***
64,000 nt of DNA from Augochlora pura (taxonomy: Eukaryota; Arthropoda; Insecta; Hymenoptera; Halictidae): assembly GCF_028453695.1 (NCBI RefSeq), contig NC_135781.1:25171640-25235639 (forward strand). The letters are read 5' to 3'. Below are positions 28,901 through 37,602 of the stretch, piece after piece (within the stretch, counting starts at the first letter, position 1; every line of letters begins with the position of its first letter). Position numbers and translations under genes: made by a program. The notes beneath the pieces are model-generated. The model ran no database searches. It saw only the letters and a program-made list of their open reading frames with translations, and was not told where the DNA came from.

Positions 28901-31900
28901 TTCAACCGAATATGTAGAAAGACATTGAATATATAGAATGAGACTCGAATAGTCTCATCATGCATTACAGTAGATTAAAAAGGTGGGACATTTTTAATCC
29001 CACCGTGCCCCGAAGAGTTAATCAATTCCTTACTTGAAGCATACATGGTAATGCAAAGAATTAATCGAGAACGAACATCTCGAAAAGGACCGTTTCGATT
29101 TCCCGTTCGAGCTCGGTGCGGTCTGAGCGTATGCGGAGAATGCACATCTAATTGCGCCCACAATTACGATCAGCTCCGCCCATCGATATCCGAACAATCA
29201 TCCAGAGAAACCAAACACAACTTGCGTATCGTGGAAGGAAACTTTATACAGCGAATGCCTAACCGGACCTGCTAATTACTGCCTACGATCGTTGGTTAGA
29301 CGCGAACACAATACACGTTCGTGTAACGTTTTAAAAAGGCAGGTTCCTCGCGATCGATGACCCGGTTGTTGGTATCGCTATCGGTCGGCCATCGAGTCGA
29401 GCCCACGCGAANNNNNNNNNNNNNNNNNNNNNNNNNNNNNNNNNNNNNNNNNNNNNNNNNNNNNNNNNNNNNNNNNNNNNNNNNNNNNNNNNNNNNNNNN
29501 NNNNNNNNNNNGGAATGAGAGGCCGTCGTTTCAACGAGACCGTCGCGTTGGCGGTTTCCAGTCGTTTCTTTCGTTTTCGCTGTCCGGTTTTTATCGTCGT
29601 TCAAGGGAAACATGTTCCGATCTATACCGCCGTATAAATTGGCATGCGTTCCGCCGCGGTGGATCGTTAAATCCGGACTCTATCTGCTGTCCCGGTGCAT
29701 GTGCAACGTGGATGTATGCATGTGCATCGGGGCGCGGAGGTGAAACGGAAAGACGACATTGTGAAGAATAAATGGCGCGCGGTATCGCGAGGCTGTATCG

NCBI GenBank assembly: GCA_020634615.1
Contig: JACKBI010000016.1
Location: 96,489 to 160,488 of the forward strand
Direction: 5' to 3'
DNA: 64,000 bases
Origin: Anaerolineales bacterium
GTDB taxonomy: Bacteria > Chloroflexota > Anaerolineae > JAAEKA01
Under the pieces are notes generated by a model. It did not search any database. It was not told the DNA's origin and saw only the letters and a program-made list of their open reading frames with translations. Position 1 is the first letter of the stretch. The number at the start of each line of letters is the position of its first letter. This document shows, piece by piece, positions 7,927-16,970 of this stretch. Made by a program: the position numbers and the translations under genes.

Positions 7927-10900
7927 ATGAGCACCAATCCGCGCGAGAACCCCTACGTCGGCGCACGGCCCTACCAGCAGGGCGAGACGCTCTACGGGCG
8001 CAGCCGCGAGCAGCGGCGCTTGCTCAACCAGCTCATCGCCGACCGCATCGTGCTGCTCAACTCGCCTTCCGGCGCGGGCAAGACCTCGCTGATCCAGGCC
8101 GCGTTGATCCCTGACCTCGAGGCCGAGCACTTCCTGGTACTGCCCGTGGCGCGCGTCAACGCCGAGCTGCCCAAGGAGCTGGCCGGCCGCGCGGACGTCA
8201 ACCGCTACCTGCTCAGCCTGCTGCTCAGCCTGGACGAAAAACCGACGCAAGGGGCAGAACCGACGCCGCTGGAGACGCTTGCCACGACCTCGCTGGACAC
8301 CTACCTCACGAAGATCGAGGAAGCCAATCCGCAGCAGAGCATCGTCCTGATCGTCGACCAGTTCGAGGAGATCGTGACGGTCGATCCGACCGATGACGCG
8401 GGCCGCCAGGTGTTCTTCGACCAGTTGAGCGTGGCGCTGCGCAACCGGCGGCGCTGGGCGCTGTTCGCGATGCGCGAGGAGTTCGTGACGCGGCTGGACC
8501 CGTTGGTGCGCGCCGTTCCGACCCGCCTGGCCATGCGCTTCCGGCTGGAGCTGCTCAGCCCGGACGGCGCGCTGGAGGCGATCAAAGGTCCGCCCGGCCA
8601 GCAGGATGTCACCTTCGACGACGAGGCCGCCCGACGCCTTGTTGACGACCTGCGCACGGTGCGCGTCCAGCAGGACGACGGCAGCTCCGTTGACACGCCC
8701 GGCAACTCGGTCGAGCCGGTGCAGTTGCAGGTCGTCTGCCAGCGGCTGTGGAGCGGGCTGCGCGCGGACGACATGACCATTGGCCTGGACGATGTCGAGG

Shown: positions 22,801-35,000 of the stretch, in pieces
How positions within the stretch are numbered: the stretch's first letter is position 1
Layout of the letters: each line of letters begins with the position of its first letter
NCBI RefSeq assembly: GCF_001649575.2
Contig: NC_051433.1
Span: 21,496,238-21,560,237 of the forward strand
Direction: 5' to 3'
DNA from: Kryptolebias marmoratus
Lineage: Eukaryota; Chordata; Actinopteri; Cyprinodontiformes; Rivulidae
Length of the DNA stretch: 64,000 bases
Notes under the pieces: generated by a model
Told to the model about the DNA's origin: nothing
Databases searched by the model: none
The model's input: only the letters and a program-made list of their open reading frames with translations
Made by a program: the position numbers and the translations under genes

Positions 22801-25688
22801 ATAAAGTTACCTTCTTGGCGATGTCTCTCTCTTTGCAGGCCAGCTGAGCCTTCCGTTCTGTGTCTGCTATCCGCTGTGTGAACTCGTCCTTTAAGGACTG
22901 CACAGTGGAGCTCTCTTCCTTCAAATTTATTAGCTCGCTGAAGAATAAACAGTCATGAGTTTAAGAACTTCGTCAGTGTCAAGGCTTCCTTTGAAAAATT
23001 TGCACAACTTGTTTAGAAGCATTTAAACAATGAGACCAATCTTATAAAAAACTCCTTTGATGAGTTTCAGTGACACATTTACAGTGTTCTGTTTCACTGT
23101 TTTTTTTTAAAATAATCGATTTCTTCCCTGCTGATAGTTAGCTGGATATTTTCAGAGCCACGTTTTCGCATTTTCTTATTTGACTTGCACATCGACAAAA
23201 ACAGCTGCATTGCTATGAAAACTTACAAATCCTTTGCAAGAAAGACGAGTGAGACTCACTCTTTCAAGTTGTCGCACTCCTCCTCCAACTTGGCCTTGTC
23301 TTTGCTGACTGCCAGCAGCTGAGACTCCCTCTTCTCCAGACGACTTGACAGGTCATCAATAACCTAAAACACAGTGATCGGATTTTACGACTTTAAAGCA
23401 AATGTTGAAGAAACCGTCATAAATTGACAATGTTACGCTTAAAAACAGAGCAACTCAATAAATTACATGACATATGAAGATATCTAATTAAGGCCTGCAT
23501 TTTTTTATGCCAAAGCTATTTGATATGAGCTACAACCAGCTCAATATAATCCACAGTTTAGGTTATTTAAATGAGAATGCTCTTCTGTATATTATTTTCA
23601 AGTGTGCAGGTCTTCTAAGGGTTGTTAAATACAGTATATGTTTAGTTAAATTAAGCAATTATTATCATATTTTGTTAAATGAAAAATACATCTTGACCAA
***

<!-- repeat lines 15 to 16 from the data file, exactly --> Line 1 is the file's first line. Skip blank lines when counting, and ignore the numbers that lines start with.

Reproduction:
Direction: 5' to 3'
DNA: 64,000 bases